Since Mercury and Venus are the only planets that lie inside the Earth’s orbit they are the only planets that can pass between Earth and the Sun to produce a transit.
The orbital plane of Venus is not exactly aligned with that of Earth, such that transits occur very rarely, in pairs eight years apart but separated by more than a century. The last was in 2004, but after next week’s event there won’t be another until 2117 – so make the most of this twice-in-a-lifetime event!
There are more chances to see transits of Mercury, however, with an average of 13 transits of Mercury per century.
Mercury has a highly eccentric orbit, varying in distance from the Sun from 46-70 million kilometres. In addition, its orbit is inclined by 7 degrees to that of Earth.
Mercury's orbit crosses Earth's orbital plane in early May and early November each year, but only if it passes between Earth and the Sun will a transit be seen. Because of Mercury’s eccentric orbit, for transits occurring in May Mercury appears 158 times smaller than the diameter of the Sun, while for November transits it appears 194 times smaller. For comparison, Venus’ diameter is approximately 32 times smaller than that of the Sun, which is right at the limit of good human eyesight.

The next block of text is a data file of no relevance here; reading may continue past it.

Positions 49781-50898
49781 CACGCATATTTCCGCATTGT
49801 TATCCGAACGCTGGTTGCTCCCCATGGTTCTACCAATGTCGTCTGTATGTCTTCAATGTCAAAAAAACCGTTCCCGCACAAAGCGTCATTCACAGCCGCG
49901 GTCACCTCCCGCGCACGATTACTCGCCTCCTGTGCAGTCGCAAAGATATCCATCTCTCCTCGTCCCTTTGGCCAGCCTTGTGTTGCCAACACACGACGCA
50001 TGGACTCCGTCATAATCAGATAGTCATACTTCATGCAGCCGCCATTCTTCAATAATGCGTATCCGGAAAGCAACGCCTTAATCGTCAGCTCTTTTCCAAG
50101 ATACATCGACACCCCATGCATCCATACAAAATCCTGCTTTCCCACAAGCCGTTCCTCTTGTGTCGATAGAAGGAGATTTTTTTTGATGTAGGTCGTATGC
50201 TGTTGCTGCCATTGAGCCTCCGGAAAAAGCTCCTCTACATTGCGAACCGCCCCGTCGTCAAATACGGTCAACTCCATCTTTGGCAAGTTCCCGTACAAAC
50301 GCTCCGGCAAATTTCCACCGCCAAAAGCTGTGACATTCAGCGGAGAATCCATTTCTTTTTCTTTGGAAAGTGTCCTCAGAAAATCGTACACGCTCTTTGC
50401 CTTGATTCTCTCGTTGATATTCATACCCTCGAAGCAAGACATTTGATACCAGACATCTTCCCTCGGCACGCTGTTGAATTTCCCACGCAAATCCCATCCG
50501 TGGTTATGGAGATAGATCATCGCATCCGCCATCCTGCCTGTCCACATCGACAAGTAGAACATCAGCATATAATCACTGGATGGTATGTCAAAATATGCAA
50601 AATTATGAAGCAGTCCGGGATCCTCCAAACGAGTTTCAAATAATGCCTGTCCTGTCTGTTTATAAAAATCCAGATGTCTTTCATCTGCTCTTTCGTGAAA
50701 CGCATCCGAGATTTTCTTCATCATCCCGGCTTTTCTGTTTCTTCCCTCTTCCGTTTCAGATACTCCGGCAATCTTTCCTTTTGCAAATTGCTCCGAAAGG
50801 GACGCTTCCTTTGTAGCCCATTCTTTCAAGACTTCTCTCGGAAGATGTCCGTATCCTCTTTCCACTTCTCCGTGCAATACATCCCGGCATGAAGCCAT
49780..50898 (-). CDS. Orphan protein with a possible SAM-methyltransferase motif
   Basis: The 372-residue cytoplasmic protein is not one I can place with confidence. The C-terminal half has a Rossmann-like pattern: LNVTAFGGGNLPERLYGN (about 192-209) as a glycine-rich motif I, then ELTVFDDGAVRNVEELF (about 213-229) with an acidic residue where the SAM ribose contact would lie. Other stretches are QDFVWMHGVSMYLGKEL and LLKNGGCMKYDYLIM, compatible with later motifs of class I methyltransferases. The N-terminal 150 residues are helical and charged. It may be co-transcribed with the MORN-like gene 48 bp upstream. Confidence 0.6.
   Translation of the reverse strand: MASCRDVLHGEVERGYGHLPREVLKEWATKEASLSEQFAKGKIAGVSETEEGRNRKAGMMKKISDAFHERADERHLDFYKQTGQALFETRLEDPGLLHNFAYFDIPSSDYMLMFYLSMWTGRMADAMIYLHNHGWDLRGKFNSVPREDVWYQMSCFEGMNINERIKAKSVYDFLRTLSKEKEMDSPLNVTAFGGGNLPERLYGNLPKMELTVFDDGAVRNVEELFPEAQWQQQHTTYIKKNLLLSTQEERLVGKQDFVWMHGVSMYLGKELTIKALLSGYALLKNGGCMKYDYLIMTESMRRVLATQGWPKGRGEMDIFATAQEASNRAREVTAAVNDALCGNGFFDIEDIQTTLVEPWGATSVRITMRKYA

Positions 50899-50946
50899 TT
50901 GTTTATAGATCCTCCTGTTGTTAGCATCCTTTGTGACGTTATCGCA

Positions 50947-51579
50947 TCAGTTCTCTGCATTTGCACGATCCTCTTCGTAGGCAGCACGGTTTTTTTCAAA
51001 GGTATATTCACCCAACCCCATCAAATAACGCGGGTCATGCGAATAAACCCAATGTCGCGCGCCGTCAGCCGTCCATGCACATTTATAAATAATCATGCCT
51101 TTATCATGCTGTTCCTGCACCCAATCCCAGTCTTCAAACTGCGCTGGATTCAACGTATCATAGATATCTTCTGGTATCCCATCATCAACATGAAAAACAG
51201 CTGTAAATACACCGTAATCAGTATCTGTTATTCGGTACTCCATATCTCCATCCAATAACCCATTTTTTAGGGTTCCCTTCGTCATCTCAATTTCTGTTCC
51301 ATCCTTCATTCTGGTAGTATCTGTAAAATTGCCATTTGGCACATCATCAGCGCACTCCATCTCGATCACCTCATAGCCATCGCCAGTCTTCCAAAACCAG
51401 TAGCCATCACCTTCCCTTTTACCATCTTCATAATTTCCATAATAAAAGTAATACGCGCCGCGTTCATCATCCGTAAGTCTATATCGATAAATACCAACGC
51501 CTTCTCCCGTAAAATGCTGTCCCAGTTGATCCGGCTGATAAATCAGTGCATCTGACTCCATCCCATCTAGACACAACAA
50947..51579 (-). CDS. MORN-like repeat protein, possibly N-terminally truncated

The small size means you need telescopic equipment to see a Mercury transit but remember – NEVER look directly at the Sun with unprotected eyes, and NEVER look through a telescope or binoculars at the Sun as this will cause permanent blindness.
Mercury’s eccentric and inclined orbit also means that transits do not occur every year. So, some dates for your diary for the remainder of this century:
09 May 2016
11 November 2019
13 November 2032
07 November 2039
07 May 2049
09 November 2052
10 May 2062
11 November 2065
14 November 2078
07 November 2085
08 May 2095
10 November 2098
In the meantime, don’t forget the last transit of Venus of the 21st century, occurring next week, on 5-6 June.